This morning the radio was quietly playing some music that I recognized, just to prove how old I am. As “Wake Me up When September Ends” caused a knee-jerk reaction, I realized that August had slipped by in a haze of heat waves. It’s storm time now, as the people recently liberated from their homes to the south would have witnessed, with tornados popping up out of nowhere. Then Covid reared its ugly head once again and the fourth wave hit our communities. How? By travellers.
So, as I sit here looking at my Adequate Protection status on the only passport under my name implies, I’m thinking it’s barely adequate to travel to one safe spot to another or get into a bar or restaurant. The rest of the country, still red zoned, is inaccessible until everyone gets vaccinated so that the fifth wave (or sixth, seventh, etc.) doesn’t appear. I say the fifth wave because many people are deliberately sabotaging our freedom by choosing not to get vaccinated. That’s another story which shouldn’t have to be told.
Meanwhile, my month passed by in my three-person bubble waiting for some much-needed medical attention that was delayed because of the pandemic. I guess hanging around hospitals is relatively safe. If you get infected with the coronavirus, they know right away as the tell-tale symptoms show up, such as coughing and sniffling and generally feeling bad and out of air. When that happens, it’s straight to isolation and a serious interrogation featuring intrusive questions about your contacts.
The other evening, I went out for a smoke and out of the darkness a complete stranger approached me to ask if a large pickup with a heavy-duty trailer and a small shovel excavator as its load was my vehicle. I looked closely, saying that most likely it’s not mine, as I don’t recall having so much money to buy one. He laughed and came closer. I donned my mask just in case and extinguished my cigarette.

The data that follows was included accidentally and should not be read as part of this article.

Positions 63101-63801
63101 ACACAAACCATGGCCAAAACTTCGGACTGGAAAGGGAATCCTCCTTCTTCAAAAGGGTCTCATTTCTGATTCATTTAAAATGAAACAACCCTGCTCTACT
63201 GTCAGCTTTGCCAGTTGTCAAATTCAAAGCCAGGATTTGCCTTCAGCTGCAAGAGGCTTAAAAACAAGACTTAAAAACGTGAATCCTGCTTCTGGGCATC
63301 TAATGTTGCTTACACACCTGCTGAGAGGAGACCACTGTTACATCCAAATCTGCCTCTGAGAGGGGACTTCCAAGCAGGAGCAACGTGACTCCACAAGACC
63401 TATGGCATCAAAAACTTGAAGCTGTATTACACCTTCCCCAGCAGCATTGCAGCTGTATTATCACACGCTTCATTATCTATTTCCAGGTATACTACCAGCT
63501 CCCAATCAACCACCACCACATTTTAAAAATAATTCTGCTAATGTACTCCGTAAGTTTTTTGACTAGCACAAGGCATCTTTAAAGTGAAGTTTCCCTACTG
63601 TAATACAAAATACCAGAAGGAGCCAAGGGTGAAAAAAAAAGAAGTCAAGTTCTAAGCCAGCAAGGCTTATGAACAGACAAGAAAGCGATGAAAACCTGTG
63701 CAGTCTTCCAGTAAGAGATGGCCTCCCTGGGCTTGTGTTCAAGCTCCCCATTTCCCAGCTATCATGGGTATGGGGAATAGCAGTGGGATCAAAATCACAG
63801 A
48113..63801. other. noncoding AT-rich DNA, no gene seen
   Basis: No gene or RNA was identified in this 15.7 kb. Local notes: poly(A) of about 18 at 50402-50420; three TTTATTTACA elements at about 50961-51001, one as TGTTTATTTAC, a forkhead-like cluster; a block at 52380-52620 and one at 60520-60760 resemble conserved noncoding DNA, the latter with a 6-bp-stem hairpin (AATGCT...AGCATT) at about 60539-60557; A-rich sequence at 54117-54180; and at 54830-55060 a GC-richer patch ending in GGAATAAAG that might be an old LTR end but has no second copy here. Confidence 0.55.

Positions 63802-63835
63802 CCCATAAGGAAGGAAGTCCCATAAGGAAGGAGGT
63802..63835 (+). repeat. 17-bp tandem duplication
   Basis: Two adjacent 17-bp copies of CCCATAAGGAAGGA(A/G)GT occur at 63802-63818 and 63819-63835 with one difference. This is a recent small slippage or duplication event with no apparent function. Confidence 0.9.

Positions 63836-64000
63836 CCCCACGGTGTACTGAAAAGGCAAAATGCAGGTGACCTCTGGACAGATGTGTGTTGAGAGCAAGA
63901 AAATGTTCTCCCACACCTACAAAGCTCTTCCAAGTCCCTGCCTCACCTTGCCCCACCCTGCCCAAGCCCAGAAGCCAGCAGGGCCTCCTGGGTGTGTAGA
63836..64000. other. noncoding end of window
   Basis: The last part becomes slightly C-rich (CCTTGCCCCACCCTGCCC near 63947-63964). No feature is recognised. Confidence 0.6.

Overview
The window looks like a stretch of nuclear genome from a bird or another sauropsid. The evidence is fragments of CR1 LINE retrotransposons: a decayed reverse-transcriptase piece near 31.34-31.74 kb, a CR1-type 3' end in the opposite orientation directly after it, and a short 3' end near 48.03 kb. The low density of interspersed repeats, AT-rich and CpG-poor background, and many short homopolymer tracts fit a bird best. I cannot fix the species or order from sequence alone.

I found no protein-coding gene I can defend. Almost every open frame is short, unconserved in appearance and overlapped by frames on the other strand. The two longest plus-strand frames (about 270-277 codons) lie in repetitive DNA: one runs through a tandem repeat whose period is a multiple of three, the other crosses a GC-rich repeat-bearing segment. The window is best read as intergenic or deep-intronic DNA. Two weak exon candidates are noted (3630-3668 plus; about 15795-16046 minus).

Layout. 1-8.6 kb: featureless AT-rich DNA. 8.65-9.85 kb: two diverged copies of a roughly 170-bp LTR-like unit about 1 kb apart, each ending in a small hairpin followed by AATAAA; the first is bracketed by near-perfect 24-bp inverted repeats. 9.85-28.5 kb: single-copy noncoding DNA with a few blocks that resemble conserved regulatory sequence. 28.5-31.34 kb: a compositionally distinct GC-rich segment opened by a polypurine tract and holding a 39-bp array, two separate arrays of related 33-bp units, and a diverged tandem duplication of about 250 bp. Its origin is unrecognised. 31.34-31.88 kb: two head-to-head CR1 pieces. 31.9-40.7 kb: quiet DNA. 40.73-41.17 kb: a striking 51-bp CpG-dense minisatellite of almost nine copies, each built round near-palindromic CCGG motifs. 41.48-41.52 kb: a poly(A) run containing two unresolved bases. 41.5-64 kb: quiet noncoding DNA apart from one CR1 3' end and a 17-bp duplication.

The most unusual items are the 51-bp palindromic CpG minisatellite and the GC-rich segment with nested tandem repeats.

“You know,” he said, “I lost one trailer just like this with a small excavator just like that one five days ago. I went into a dépanneur and came out and my trailer was gone! I’ve been looking for it since then all over Abitibi and north of Quebec!”
I responded to his noticeably aggressive conversation starter by saying, “Well, you should have put on a tracking device to know where they are and find them on your smartphone.” I whipped out my cellphone and asked Siri where my car was. She dutifully informed me that it’s parked 20 metres away. The stranger changed his tone and thanked me for my advice. I wished him a good evening and left the poor guy in the parking lot darkness.
I went back to the hotel room we’ve been living in for more than a month, the same building many other people from the communities stay at when they show up for medical attention. We meet them and wonder where they come from and rely on their masked accents to distinguish their community identities. Anyway, most are too young for me to know, as I only know people who are 50 or older.
I notice all the white-and-grey-haired people, so I admit I’m in the right group and strike up conversations here and there. I discover that I am getting older and listen in amazement as to whose six-foot-tall grandchild I’m talking too. Einstein was right, time is relative to space and gravity. As time speeds by, my space grows smaller, and gravity pulls ever harder upon my once-firm muscles.
Hopefully, when this crazy pandemic finally tires of us weakly humans and dies out on its own, the rest of the world will be strong enough to recover. Stay healthy my friends!